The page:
By JT Ellison
Thanks, Carly, for that little trip down memory lane. I never know which I think about first, Carly Simon or ketchup, but by God, I remember the words of the song, and the feelings it evokes. Very nice job of branding, that.
So. Anticipation. Great word, huh? Nothing quite like it really. It’s one of those terms that means the same thing to every person who read it. And I love the anticipation of reading a book from my favorite authors. In my mind, having something to look forward to is one of the best parts of reading.
But when it’s one of my literary gods, I’ve got strange habits.
Child, Sandford, Connolly, Slaughter, Gerritsen, Eisler — when one of those authors has a book coming out, you better well believe I’m marking the calendar, counting down to the on-sale date. And in the interest of helping the numbers, I don’t pre-order the books. I want to know that perhaps, in some small, infinitesimal way, my buying the book during the actual release week may be the sale that puts them on the bestseller list.
With the title bought and taken home to be revered for a few hours, I find myself stalling. I want to read the book. I NEED to read the book. I open the pages and gaze, unseeing, at the print. But something in me just doesn’t want to. Not yet. I put the book on the bookshelf by my chair where I can see it. I tease myself, sometimes for weeks. Knowing that I have this treasure so close builds the anticipation to a fever pitch.
I avoid any and all reviews of my gods’ books, too. I can’t be bothered with what other people think, I need to make up my own mind. Does it stand up to the series? Did the character do what I expected? Is the writing to par? Am I still going to love them as much as I have in the past???
I sit, and I watch the book. I admire the cover. I wonder about what’s inside. And finally, with great reluctance, I clear my schedule, get the book off the shelf, and start. I’ve yet to be disappointed.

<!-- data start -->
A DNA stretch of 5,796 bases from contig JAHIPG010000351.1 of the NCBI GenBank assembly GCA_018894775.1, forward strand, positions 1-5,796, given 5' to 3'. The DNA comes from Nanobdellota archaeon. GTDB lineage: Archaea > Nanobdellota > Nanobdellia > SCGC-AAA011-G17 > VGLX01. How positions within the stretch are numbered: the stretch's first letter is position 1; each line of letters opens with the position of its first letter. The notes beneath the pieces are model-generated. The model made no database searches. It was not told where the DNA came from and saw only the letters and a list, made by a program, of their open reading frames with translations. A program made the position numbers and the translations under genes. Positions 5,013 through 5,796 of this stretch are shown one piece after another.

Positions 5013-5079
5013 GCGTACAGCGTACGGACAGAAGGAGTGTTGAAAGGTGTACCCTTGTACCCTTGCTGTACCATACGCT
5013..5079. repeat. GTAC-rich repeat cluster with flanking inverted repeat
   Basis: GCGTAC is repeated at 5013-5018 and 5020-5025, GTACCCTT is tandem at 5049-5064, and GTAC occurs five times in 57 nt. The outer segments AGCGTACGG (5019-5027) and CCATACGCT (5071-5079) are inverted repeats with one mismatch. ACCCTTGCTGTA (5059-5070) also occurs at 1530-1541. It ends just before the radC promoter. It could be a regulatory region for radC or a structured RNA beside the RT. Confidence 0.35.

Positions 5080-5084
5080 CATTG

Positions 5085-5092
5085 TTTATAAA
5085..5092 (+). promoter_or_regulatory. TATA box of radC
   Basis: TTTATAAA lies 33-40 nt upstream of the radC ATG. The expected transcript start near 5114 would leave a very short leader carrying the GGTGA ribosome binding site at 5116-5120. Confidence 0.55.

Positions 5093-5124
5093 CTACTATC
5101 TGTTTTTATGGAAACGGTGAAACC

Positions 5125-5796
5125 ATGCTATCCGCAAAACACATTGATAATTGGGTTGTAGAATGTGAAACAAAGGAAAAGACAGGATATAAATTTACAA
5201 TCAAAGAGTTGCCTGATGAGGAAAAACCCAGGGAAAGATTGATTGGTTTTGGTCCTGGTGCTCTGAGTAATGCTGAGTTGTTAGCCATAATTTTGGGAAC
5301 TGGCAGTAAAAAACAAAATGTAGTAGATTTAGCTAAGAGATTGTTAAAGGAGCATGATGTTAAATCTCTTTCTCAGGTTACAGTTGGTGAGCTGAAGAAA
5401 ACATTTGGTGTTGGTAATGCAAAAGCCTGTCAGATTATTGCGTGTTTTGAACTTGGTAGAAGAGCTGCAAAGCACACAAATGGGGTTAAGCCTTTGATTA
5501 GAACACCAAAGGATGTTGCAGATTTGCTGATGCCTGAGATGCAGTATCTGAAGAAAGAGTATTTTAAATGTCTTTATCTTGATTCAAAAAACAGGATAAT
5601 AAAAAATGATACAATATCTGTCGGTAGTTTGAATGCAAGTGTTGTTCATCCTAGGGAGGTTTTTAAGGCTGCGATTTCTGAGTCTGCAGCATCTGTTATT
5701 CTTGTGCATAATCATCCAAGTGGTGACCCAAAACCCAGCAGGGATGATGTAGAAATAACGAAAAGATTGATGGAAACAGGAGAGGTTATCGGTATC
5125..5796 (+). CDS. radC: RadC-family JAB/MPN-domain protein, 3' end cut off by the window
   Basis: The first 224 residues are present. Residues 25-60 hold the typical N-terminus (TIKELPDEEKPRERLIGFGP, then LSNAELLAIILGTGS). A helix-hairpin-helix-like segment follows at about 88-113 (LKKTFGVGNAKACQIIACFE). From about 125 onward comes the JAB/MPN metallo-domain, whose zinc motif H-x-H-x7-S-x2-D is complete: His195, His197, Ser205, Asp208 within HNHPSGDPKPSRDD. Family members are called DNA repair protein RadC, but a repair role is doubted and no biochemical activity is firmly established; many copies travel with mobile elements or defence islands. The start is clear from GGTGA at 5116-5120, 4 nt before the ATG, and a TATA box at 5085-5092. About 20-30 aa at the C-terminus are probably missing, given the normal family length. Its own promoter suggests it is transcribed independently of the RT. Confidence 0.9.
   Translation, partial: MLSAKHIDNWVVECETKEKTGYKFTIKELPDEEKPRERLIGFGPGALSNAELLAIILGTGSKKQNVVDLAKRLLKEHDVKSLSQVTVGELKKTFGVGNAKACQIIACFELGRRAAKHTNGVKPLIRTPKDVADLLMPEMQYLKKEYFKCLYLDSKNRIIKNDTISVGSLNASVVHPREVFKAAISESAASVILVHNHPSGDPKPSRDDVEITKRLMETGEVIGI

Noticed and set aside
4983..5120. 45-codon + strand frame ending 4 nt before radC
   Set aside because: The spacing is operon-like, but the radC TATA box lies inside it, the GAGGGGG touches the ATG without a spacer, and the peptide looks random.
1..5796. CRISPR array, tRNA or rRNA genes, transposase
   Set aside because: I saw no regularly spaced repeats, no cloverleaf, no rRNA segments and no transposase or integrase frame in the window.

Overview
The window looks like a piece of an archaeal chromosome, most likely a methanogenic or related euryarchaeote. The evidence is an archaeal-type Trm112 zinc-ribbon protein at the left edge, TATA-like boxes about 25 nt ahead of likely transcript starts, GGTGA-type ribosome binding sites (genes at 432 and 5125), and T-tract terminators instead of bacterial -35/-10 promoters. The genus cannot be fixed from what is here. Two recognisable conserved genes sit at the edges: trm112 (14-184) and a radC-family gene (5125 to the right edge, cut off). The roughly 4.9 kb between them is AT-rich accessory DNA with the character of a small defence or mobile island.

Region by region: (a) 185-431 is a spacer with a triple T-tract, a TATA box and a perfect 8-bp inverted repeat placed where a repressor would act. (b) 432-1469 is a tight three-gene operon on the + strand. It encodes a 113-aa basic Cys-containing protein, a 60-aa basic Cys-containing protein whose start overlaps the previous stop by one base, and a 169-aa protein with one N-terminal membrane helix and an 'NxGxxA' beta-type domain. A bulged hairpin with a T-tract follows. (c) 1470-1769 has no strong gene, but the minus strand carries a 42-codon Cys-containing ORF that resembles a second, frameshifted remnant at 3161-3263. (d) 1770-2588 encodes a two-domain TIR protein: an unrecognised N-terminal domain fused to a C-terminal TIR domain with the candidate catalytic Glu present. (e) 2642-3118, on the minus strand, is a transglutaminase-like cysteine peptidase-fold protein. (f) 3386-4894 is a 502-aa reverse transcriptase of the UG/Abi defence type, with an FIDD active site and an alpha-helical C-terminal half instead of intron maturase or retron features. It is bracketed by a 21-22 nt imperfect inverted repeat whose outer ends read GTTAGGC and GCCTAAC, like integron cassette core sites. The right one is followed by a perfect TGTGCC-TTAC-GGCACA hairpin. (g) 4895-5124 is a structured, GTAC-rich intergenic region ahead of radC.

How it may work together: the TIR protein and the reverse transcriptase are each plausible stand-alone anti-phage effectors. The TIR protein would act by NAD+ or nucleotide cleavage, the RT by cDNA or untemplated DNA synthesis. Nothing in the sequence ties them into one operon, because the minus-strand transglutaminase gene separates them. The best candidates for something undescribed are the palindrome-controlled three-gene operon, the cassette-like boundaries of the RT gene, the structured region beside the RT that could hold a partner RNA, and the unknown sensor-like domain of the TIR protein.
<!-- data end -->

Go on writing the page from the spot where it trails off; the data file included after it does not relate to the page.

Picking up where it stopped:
But a new horror entered my exquisite self-torture this week. Harry Potter and The Deathly Hallows has been one of the most anticipated books for me this year, as well as millions upon millions of others. For the week before the release, I left the Internet behind, ignored the news, sang loudly at the top of my lungs any time the subject came up. I refused to have this book ruined for me.
I was successful, if you can believe it. Despite ridicule at my extreme measures, friends who dangled tidbits, waiting to see if I’d take the bait, the book arrived Saturday, pristine and, thankfully, with the story unspoiled. I opened the box, gazed longingly at the book, and . . . set it aside. Somehow, it sat for a full thirty-six hours before I felt sufficiently prepared to experience the final episode in this amazing series. I took Monday off — didn’t answer the phone, left my email alone, and read. I wasn’t disappointed.
I’d like to salute J.K. Rowling. "Bah!" to the naysayers. This woman has single-handedly changed the lives of millions of children, giving them the most wondrous gift of all — a love of reading. And for the adults she’s affected so spectacularly, like me, if I ever have a child of my own, I will be honored to share and experience Harry, Hermione, Ron, Ginny, Dumbledore, Sirius, et. al. anew.
So tell me. Who do you anticipate the most???
P.S. I will be off for the next two weeks getting my stupid wrist fixed up. Our intrepid guest blogger, Toni McGee Causey, will be subbing for me while I’m away. Treat her well!